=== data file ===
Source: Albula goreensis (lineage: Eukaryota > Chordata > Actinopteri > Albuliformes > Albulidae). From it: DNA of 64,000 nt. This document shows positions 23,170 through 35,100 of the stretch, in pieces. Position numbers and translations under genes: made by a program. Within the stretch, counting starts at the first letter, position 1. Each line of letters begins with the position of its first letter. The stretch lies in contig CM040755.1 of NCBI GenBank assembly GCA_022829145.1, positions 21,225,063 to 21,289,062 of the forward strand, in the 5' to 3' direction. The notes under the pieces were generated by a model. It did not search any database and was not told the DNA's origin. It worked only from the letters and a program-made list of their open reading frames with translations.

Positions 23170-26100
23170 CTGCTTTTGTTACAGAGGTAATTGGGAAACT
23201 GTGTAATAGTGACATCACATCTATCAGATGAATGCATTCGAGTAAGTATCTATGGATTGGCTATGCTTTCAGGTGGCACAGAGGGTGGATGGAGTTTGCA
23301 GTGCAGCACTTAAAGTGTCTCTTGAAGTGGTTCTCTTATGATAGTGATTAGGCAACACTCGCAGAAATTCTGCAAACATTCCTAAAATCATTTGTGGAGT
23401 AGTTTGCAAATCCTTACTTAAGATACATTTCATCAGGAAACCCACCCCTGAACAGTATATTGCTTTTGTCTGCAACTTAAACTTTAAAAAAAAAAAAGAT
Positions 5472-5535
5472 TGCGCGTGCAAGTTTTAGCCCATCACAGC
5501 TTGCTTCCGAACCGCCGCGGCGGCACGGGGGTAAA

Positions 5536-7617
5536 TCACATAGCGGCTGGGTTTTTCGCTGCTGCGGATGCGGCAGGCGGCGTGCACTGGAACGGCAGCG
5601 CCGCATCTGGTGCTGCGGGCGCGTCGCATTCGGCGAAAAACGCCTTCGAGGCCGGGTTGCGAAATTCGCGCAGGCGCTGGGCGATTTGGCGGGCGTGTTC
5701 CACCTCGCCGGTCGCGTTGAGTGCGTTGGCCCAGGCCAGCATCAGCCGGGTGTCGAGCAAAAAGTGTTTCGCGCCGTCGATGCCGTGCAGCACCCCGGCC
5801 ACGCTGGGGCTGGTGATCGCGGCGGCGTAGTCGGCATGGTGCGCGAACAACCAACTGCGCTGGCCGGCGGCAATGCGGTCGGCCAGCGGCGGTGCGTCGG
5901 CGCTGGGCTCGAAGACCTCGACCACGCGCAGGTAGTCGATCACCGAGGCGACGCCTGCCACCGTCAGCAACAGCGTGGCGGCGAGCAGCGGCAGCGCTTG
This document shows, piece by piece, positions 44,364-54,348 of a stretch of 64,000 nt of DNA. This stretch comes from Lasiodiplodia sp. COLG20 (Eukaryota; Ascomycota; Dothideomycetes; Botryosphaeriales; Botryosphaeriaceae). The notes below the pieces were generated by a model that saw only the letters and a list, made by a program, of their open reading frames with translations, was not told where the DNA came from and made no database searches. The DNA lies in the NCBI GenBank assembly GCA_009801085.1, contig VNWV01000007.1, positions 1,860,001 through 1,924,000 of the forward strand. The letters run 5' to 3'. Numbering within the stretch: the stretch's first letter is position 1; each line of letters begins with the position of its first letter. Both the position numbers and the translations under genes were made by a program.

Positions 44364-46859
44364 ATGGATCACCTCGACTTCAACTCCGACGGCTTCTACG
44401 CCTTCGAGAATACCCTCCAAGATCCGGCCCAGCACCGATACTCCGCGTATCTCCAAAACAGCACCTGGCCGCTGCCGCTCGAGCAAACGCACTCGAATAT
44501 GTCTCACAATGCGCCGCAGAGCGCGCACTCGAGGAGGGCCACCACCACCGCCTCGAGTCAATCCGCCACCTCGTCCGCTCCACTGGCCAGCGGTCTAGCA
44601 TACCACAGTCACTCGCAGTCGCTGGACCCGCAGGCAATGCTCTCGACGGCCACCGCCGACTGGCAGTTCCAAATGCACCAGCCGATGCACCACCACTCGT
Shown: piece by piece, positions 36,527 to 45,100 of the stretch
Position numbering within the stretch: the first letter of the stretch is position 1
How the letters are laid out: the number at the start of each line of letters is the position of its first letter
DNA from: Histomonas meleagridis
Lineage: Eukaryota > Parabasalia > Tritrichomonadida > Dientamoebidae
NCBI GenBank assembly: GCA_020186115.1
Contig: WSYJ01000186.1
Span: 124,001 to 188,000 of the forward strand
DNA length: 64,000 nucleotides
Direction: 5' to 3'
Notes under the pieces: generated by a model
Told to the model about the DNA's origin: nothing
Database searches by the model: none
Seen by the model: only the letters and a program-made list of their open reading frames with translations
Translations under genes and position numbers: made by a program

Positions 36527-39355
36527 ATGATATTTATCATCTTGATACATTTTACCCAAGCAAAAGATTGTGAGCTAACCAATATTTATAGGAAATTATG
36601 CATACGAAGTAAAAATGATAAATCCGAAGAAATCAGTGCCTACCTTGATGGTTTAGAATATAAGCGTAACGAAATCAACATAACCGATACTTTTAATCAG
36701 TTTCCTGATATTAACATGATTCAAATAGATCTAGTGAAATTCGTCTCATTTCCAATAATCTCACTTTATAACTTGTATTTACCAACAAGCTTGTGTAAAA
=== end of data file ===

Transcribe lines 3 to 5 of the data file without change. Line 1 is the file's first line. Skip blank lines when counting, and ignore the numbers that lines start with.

23170 CTGCTTTTGTTACAGAGGTAATTGGGAAACT
23201 GTGTAATAGTGACATCACATCTATCAGATGAATGCATTCGAGTAAGTATCTATGGATTGGCTATGCTTTCAGGTGGCACAGAGGGTGGATGGAGTTTGCA
23301 GTGCAGCACTTAAAGTGTCTCTTGAAGTGGTTCTCTTATGATAGTGATTAGGCAACACTCGCAGAAATTCTGCAAACATTCCTAAAATCATTTGTGGAGT